Newspaper Page Text
REV. DR. TALM?GK"
'VlfIC NOTKD I?VINK'S 8UN?>A1
Subject- "Gideon's Ktittlo With the
TEXT: *'Aul tho thron compnnlons blow
tho trumpets, and brake tho pitchers, and
hold tho'amos lu thole loft bunds and tho
trumpets tn their right hands to blow withal.
And they stood every man In lil? nineo
round About tho camp, and till the host ran
und orlod and fled."-Judges vii., 20. 21.
That ls tho strangest bnttlo ovjr fought.
God had told Gideon to go down and thrash
tho Midlanltf s, but his army ls too largo, for
tho glory must bo ??YOU to God and not tn
man. And so proclamation ls mad? that uH
thoso o'tho troops who nr.* cowardly and
waut to go homo may go. and 22,000 of
thom scampered away, loaring only 10,000
men. But God suya tho army ls too
largo yoi, and BO ho orders thoso 10,000
romnining to march down through n
Btronm and eommand Gideon to not too In
what manaor thoso men drink of tho walor
as they pass through tt. If thoy got down
on alt fours and drink, then they aro tobo
pronounced .In/.y and Incompetent for tho
campaign, but If, In missing through tho
stream, thoy scoop up tho water In tho palm
of their hand and drink and pass on thoy aro
lo bo tho mon selected for tho battle.
Well, tho 10,000 men nmrohod down In tho
stream, and tho most of thom como down on
all fovirs nnd plungothoir mouths Uko a horse
or an ox Into tho wntor*nnd drink, bat there
aro 300 men who, Instead of stooping, just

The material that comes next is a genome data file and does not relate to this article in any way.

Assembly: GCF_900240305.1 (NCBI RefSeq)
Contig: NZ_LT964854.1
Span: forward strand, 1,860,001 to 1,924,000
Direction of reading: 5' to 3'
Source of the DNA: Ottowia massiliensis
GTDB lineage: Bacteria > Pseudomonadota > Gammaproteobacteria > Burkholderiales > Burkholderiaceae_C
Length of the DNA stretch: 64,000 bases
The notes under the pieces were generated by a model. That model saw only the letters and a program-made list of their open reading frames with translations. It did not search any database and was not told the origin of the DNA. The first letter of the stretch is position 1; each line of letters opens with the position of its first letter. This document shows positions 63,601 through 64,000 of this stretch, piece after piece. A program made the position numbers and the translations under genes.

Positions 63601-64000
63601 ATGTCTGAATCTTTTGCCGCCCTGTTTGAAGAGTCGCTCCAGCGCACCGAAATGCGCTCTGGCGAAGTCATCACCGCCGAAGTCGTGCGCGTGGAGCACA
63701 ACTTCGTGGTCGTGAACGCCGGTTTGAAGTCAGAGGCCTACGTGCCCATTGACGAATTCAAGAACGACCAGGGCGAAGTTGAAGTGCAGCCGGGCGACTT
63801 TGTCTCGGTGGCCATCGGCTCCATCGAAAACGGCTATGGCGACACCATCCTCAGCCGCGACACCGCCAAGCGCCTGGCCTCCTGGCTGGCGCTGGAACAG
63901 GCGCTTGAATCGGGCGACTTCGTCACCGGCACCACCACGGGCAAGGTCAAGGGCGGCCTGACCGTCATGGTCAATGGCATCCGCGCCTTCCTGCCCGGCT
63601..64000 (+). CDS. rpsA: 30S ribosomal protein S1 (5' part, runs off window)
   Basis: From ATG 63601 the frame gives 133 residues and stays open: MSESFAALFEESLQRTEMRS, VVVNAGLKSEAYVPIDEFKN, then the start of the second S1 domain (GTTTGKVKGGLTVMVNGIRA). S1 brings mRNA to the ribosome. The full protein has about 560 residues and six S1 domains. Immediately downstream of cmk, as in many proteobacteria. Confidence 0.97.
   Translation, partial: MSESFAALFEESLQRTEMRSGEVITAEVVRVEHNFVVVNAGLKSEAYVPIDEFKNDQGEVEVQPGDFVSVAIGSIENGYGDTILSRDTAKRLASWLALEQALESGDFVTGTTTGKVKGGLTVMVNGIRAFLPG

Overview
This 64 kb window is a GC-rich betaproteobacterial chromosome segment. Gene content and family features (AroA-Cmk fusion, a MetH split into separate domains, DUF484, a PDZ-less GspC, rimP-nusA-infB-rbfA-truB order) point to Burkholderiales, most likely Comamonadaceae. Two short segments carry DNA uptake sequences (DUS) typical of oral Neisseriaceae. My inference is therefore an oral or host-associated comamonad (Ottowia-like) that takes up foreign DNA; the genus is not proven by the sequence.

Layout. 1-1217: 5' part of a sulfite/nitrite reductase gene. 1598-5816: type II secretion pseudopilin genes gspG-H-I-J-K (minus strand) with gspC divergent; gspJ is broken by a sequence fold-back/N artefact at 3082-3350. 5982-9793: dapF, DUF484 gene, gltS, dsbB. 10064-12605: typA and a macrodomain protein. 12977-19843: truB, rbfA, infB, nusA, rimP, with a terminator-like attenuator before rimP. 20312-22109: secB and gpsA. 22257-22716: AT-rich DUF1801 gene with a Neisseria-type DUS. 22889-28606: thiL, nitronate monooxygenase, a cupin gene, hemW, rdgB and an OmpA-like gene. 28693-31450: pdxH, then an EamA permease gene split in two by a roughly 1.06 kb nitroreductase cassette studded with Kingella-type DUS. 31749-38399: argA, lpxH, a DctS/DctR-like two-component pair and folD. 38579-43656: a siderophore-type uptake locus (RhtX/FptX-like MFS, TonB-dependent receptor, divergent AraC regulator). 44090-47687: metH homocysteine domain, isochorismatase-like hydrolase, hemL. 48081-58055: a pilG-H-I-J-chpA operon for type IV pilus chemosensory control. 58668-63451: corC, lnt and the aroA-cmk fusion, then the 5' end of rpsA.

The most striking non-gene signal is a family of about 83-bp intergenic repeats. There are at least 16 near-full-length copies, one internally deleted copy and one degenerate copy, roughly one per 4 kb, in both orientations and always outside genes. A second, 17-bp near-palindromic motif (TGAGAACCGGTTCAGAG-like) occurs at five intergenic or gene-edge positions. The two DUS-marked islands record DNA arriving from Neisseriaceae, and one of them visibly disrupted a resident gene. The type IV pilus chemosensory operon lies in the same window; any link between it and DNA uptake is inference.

dip tho palm of tholr hands In tho watorond
bring it to thoir Jins,'"Moping lt ns a dog
l?ppet!?." Those 300 i. -Isk, rapid, en
thusiastic mon aro ohoson for tho
campaign. Thoy aro each to tako a trumpet
In the right hand, and a uitohor in tho loft
baud, and a lamp lasldo tho pitcher, ami
then nt a given signal thoy aro to blow tho
trumpets, and throw down tho nltehors, and
hold up tho lamps, So lt was done.
It is night. I seo a great host of Mldlnnltos
sound asleep in tho valley of Jooroo!. Gid
eon copies un with his .SOD olekod mon. and
when everything is voady tho signal ls given
and thoy Mow the trumpets, and thoy throw
down ith?pit ebor.?, nnd hold up tho lamps,
and tho great host of Mldlanltos, waking out
of a sound sleep, take tho crash of tho
cvockorv ?nil the glare of the bunns for tho
coming on of nn overwhelming foe. and thoy
run and cut themselves lo pieces and horri
Tho lessons of Ibis subject aro very snir
ltod and inlPt'OSstve. This .scsmingly value
less lump of quartz has tho nuro gold in it.
Tho smallest -dewdrop on tho meadow at
night has a star sleeping in its bosom, and
tho most insignificant nagago of Scripture
has In it a shining truth. God's mint coins
no small chango.
I learn In tho tl rat nla^e from this subject
tho lawfulness ot Christian Strategen?. You
know very well that the greatest victories
ever gained by Washington or Napoleon
woro gained through the fact that thoyoamo
when and in a way they woro not expected
sometimes falling back to draw out tho foo,
sometimes breaking out from ambush, some
times crossing a river on unheard of rafts,
all the timo keening tho opposing tpross in
wonderment ns to weat would be done next,
You all know what strategy ls in military
affairs. Now I think lt ls high timo we had
this art Slinctlflod and splritunlk'.ed. In tho
church, when we are about to make a Chris
tian assault, wo send word to tho opposing
force when wo pxpuet to como, bow many
troops wo bavo, und how many rounds of
eliot, and whclhor we will como with artil
lery, infantry or cavalry, and of course
wo aro defeated. Thorn aro thousands of
men who might bo surorlsod into tho king
dom of God. Wo noed moro tact and ingen
uity in Christian work. It is in selritual
?na?fs .v? hi fniU?iu1/, that . .?...! .!..!. lb;